Tuesday, September 22, 2009
Cloudy With A Chance Of Meatballs
Cloudy With A Chance Of Meatballs was one of my favorite books growing up. When I heard about the film adaptation I was more than a little worried that another piece of my childhood was about to get dragged through the studio muck, stripped of its soul, and stuffed with needless pop culture references. Then I noticed that it wasn't being produced by Dreamworks and my fears ebbed...a little. The trailer revealed my worst fears: the animation looked nothing like the illustrations, and the plot and characters from the book were completely replaced. How could this not suck?
Then along came Keith Phipps' review, which restored a glimmer of hope. I've now seen it, and what can I say - sometimes the studio gets it right.
The movie only vaguely resembles the book, taking the premise and abandoning pretty much everything else. But the new characters and plot are fantastic in their own right. CWACOM is an irreverent, subversive, action-packed celebration of geekery. It's as if the filmmakers made a movie for themselves, and if any kids happened to enjoy it that was fine too.
The story is basically about a geeky kid who grows up to be a nutty inventor (Bill Hader), tinkering away in his elaborate treehouse/laboratory. One day he invents a device that converts water into any food you want, one thing leads to another, and suddenly hot dogs are raining from the sky. Throw in a greedy mayor desperate for tourist dollars, and you have a formula for zany shenanigans. Along the way he teams up with a hyperactive police officer (Mr. T), an amateur weather girl (Anna Faris), and a talking monkey. Bruce Campbell, Neil Patrick Harris, James Caan, Benjamin Bratt, and Andy Samberg are also featured.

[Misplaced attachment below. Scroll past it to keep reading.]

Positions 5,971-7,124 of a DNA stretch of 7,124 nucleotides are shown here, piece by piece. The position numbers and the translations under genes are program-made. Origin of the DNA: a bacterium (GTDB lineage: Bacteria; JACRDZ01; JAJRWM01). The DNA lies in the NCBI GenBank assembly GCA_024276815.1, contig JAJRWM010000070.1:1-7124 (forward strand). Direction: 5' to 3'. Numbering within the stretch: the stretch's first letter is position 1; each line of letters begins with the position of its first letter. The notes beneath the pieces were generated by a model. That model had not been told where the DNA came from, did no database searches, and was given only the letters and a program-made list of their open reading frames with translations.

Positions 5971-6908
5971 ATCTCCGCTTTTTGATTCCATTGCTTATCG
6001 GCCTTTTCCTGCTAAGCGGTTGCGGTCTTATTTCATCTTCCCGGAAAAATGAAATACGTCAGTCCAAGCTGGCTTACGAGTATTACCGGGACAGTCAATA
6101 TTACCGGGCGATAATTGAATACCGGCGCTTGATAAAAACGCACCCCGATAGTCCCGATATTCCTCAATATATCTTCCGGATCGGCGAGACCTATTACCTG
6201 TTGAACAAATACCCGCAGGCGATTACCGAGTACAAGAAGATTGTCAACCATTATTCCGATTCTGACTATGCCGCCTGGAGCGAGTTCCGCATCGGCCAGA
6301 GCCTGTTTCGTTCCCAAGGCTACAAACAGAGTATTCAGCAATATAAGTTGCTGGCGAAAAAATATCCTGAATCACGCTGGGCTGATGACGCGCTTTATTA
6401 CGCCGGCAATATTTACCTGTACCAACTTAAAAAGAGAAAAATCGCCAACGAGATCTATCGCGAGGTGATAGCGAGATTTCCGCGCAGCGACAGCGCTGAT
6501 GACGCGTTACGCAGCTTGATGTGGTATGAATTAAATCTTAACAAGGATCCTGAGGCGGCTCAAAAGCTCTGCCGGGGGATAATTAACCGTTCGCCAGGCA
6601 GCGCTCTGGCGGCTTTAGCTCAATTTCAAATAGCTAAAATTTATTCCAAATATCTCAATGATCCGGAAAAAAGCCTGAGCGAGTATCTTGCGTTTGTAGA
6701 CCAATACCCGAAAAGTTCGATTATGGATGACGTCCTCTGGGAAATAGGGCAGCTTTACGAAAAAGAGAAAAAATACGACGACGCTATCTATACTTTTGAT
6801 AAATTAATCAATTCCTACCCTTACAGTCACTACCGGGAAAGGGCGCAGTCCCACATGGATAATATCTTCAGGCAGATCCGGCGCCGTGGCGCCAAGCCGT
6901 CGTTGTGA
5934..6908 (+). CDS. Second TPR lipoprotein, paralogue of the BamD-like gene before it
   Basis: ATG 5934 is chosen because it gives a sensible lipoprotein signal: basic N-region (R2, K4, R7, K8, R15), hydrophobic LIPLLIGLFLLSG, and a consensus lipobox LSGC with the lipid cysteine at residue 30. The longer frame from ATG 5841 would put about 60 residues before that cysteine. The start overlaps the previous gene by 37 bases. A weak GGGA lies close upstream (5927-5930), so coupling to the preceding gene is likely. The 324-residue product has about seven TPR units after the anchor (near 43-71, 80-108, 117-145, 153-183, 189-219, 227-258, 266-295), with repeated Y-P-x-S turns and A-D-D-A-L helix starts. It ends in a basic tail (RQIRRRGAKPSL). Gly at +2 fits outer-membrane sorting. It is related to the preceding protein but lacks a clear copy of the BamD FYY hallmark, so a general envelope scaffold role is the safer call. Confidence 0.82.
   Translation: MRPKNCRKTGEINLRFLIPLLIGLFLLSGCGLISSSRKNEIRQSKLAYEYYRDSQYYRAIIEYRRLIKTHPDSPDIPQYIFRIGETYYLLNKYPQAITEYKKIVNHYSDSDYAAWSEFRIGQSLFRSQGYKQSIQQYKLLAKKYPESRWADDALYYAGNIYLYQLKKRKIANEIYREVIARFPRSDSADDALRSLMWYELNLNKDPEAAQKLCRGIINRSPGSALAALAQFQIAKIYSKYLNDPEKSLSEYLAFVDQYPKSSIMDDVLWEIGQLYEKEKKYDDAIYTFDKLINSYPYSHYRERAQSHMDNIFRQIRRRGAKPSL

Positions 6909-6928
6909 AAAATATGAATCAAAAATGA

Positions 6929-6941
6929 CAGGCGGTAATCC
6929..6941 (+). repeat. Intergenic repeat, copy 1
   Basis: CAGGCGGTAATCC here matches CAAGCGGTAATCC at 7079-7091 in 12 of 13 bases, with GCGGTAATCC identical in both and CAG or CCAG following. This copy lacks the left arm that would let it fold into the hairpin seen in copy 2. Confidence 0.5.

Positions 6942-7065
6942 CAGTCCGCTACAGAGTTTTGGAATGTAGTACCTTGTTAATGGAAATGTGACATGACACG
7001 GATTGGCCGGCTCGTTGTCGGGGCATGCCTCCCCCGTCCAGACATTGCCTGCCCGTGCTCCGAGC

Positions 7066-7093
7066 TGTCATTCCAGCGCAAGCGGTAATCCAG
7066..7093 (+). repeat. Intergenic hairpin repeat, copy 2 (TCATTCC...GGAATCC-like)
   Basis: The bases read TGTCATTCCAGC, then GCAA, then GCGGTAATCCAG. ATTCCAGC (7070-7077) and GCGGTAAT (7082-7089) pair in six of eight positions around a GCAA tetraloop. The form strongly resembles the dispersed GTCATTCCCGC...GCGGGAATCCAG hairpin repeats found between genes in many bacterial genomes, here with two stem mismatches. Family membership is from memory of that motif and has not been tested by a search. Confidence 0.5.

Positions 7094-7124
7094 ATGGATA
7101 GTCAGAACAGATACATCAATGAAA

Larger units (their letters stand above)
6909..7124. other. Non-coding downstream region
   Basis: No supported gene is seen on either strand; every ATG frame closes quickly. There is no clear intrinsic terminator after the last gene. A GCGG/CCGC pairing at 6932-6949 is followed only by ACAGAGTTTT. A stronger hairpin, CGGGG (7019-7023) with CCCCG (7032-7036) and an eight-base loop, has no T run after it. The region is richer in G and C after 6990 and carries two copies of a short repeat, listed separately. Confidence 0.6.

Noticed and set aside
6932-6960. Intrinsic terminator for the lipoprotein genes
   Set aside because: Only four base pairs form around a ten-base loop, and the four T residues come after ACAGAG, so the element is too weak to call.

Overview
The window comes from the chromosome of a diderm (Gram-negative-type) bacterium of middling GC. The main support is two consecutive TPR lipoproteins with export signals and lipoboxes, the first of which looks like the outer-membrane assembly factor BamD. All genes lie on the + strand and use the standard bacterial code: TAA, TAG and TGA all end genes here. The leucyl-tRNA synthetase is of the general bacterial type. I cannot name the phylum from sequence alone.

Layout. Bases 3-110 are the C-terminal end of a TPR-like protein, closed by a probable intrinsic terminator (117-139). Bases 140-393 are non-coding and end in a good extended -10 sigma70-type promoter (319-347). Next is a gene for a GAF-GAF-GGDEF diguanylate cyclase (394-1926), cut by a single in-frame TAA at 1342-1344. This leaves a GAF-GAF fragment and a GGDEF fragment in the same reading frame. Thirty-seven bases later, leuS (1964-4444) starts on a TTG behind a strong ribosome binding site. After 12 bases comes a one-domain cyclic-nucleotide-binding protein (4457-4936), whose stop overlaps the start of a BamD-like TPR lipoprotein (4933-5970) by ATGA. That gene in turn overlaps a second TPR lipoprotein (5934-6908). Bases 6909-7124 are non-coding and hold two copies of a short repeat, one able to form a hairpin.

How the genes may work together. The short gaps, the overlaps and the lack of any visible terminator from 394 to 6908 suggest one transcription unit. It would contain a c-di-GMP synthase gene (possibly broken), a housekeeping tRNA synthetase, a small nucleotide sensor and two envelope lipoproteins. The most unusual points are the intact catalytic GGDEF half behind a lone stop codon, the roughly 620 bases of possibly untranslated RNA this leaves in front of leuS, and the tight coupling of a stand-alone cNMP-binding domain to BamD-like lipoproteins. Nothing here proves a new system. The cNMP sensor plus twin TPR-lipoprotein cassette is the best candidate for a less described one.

There are some very good messages thrown in for the kids about healthy eating, and being true to yourself. But none of it is heavy handed. Mr. T never explicitly tells kids to eat their greens, but the message is there. There are also some great scenes where the inventor encourages the weather girl to be herself after he catches her willfully acting dumb. He even gives her an anti-makeover, having her wear the glasses she usually hides, and putting her hair in a pony tail. I think it's a positive scene for young girls to see, and it's a nod to all the guys in the audience who appreciate geeky girls.
The story is fast paced, and the jokes come with frequency and often hit to some degree. It's one of the funniest movies I've seen all summer, and (dare I say) more entertaining overall than Up. I hope I haven't offended the animation gods by saying that. Both movies garner jokes from animals talking with electronic voice boxes, but CWACOM spreads it's humor out a bit more. There are more characters to enjoy, and the pathos isn't as overwhelming. It's simply more fun. (Again, I bow to Pixar, and all that she has given us. Always.)
I highly recommend this movie to anyone. I would say it's almost more fun for the adults than the kids. Also, I saw it in 3D, which definitely looks marvelous, but probably isn't necessary if you want to save a few bucks.